*900L 0900- 20 24 28 JSR $2824 0903- 2C 30 34 BIT $3430 0906- 38 SEC 0907- 3C ??? 0908- 20 24 28 JSR $2824 090B- 2C 30 34 BIT $3430 090E- 38 SEC 090F- 3C ???Well... that's different garbage, but it's still garbage. Unless... I was getting garbage on the screen because the routine in charge of displaying each letter one by one was apparently hitting the wrong regions of memory. Do you notice anything about the code above? It looks like locations in the interleaved graphic memory, each incremented by 4. This is very promising. Let's save this precious new addition to our puzzle (up to $2000 for good measure):
*BSAVE A900,A$900,L$16FFAnd load $4000 back:
*BLOAD A4000,A$4000Fingers crossed:
$4000GYes! The screen turns to white and the message "PLEASE INSERT..." is correctly displayed. I feverishly insert side B, press a key and... I get the first image of the game. Victory! Or... is it? I go "N", get the second image along with its description and then... BEEEP! And back to the monitor. Kicked out of my own party. Rats. Still not quite there yet. Time for more disassembly. I trace the tortuous and contrived code (but this time, we're in the heart of the game engine) until I come across something that is obviously going to crash:
43F2- 6C 00 02 JMP ($0200) 43F5- 00 BRKWhy an indirect jump to $200? Because fuck you, that's why. $200 is the keyboard buffer, and of course, it contains everything but a valid address where to jump (actually, it contains "4000G" since these are the latest keys I pressed). Okay, I've identified the problem, now I need to find out which stage puts a valid address at that location. And of course, I'm forbidden to use the keyboard from now on or my keys will destroy its content. So I go back to the drawing board and go through all the past stages, one by one, for a second, hard look at all the stages, until... eureka! Remember this from stage 2?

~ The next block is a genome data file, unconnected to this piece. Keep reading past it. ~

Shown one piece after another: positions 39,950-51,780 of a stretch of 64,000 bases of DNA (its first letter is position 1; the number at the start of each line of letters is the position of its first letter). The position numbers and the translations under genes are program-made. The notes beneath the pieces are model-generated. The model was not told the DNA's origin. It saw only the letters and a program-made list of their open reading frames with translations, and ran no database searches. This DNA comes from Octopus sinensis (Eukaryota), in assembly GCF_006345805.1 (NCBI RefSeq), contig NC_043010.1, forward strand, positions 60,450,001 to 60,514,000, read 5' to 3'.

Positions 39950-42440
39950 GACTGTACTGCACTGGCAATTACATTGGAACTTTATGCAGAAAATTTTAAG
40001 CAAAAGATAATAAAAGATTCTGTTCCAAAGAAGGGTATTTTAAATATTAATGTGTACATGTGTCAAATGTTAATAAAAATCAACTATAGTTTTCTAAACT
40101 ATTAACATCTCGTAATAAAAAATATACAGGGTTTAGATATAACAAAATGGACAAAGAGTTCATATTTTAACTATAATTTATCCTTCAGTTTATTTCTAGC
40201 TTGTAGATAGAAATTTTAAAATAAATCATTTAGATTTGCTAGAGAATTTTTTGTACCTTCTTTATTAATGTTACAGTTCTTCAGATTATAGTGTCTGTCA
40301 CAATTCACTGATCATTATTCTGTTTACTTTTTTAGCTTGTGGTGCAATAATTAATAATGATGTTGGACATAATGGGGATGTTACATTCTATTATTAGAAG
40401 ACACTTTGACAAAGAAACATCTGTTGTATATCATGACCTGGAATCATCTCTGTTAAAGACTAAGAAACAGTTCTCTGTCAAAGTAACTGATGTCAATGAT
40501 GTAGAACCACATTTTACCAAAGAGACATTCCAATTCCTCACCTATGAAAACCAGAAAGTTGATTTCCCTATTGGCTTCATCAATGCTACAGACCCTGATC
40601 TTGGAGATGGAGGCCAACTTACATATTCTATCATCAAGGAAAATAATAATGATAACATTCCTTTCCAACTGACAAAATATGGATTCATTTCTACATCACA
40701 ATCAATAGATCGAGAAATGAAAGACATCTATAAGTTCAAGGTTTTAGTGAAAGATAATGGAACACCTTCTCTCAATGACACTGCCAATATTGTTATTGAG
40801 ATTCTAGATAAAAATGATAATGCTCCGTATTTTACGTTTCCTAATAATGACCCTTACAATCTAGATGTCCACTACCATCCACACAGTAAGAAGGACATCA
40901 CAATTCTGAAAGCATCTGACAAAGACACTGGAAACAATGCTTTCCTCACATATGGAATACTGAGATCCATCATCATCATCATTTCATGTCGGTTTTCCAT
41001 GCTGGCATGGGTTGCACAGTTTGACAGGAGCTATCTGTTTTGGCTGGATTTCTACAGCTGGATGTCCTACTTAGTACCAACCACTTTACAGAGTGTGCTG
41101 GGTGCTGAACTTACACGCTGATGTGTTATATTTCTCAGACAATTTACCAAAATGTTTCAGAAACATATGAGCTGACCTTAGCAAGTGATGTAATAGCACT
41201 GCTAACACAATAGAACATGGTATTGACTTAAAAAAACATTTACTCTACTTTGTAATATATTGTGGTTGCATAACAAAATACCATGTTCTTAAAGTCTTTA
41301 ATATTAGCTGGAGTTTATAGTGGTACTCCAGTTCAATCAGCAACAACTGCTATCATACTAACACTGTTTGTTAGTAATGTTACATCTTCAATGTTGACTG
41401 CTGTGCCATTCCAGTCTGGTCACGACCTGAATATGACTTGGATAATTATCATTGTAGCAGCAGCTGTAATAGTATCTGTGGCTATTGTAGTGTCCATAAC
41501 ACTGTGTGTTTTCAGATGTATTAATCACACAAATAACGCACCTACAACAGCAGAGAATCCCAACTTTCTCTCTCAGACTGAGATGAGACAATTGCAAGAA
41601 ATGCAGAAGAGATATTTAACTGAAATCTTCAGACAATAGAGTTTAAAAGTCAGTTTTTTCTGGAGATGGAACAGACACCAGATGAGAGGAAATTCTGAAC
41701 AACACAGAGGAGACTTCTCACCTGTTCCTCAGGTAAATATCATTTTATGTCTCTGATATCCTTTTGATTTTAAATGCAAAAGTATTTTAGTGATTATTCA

A03B- A9 5D LDA #$5D A03D- 8D 00 02 STA $0200 A040- A9 43 LDA #$43 A042- 8D 01 02 STA $0201 A045- A9 A2 LDA #$A2 A047- 85 22 STA $22 A049- A9 4C LDA #$4C A04B- 85 23 STA $23It didn't make sense then but it does now. This store $435D in $200 (and checking it confirms it's valid code). This snippet also stores a couple more values in $22,$23. Not sure what these are for but obviously, I'll have to preserve them just in case. So things are shaping up now: I need to load the chunks at $900 and $4000 and then preserve these values before calling into $4000. I'm not in the mood to do it the hard way so let's go BASIC on this one:
10 PRINT CHR$ (4)"BLOAD A900,A$900" 20 PRINT CHR$ (4)"BLOAD AA000,A$A000" 30 PIRNT CHR$ (4)"BLOAD A4000,A$4000" 40 POKE 49232,0: POKE 49236,0:POKE 49234,0:POKE 49239,0 50 POKE 512,93: POKE 513,67: POKE 34,162: POKE 35,76 100 CALL 16384I'm loading $A0000 too just to be safe but we might not need it. We do need $900, though (the scan lines) and, obviously, $4000. Then switch the correct graphic mode, put the right values in $200, $22 and $23 and launch.
I insert side B of the game and this time, I can successfully move from location to location without any crash.
Looks like we're done this time.
The only thing missing to a proper crack is to restore the title screen but that's pretty trivial.
It's good to feel closure after thirty years.